Simon Armitage’s Poem on a Cancer Pill, New Directions Launches Audiobook Program, and More


Every day Poets & Writers Magazine scans the headlines—publishing reports, literary dispatches, academic announcements, and more—for all the news that creative writers need to know. Here are today’s stories.

For his second official work as the U.K. poet laureate, Simon Armitage has written a poem that a micro-artist engraved on a tiny cancer pill. The Institute of Cancer Research in London commissioned the poem, titled “Finishing It,” in honor of the Centre for Cancer Drug Discovery, which will open in 2020. (Guardian)

Speaking of poet laureates, the Smithsonian profiles new U.S. poet laureate Joy Harjo, who published her sixteenth book of poetry, An American Sunrise, this week.

New Directions has launched an audiobook program. The publisher plans to release eight titles a year; future titles include Jorge Luis Borges’s Labyrinths read by Star Trek actor Dominic Keating and Jenny Erpenbeck’s books The End of Days, Visitation, and Go, Went, Gone read by actor Lisa Flanagan. (Publishers Weekly)

An inventory management system for public libraries shows library users how much money they’ve saved by borrowing books instead of buying them—one reader reported saving more than seven thousand dollars. (VICE)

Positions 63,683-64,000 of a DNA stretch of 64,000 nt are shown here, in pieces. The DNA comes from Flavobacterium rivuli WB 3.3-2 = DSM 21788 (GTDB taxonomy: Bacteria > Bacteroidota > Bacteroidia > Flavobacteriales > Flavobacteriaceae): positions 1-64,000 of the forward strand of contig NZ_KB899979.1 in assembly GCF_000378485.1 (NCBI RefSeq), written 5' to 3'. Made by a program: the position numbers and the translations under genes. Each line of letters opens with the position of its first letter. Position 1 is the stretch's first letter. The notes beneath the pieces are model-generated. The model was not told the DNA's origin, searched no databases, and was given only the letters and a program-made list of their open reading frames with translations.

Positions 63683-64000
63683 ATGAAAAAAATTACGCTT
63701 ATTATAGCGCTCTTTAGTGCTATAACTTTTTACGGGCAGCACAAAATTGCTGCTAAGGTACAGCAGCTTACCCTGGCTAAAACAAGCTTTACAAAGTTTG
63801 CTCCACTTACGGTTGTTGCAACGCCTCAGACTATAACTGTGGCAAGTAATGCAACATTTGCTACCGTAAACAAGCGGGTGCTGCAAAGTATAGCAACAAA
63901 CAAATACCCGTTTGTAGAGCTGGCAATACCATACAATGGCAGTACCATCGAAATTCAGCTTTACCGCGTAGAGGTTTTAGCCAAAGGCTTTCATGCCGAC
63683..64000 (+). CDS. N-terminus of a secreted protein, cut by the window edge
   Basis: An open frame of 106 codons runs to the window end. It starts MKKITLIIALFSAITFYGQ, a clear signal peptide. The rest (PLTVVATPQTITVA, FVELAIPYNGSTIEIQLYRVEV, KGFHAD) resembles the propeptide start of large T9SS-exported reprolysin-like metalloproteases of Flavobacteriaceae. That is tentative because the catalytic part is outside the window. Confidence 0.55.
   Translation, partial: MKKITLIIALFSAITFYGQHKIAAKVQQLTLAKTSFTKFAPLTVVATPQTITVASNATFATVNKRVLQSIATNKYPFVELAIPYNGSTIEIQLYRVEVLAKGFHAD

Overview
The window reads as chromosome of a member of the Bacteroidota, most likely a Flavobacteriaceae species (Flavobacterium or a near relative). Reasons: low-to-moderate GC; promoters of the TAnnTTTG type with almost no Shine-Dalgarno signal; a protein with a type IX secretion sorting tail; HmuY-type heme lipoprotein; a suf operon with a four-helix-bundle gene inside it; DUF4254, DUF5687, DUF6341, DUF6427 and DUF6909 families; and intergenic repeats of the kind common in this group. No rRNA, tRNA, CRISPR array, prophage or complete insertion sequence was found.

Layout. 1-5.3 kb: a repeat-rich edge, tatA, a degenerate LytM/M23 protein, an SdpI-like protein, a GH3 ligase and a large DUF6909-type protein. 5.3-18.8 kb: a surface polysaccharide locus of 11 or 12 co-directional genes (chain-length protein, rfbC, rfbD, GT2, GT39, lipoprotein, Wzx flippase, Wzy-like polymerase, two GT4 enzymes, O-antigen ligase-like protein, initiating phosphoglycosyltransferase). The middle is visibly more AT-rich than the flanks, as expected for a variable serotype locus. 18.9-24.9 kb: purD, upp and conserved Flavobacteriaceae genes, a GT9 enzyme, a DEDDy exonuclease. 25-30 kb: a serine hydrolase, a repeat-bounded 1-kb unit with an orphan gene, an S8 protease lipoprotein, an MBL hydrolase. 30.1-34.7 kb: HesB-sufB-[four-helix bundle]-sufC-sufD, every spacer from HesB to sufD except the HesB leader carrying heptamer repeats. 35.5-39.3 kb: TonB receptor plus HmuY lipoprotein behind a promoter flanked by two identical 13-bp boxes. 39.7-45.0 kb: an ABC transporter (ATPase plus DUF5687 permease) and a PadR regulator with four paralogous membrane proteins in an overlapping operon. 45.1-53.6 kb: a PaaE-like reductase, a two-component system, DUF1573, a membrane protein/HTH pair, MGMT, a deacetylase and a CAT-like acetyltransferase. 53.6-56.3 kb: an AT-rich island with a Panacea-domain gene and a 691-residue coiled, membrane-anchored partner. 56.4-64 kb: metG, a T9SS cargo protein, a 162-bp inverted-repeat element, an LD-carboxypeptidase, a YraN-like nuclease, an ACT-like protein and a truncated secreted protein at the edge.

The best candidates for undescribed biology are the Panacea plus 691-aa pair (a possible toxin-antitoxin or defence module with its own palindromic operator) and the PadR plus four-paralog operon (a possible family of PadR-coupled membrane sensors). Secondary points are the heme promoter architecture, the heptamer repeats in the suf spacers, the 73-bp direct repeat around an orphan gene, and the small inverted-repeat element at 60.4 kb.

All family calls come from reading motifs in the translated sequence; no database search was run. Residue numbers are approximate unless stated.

“Racist is not an identity, it’s not a tattoo—it is describing what a person is doing in the moment, and people change from moment to moment.” Ibram X. Kendi on productive conversations about race and his new book, How to Be an Antiracist. (NPR)

The National Endowment for the Humanities has announced its final round of grants for the fiscal year. The agency will grant $29 million to 215 projects, including an initiative to develop public programs at Emily Dickinson’s home in Amherst. (New York Times)

Terese Marie Mailhot interviews nonfiction writer Alicia Elliott and poet Arielle Twist about the future of Indigenous literature and how they call stereotypes into question with their work. (Pacific Standard)

“Like, honestly if what’s at stake in your writing is communicating the sublimity of nature, or I don’t know, flowers, then that’s great. If what’s at stake in your writing is a demonstration of the emptiness of form, more power to you…. It’s really about whether you can make me feel, as a reader, that what’s at stake for you is a question of importance, even if I might not care about it.” Trisha Low talks about artistic stakes and her new book, Socialist Realism. (Believer)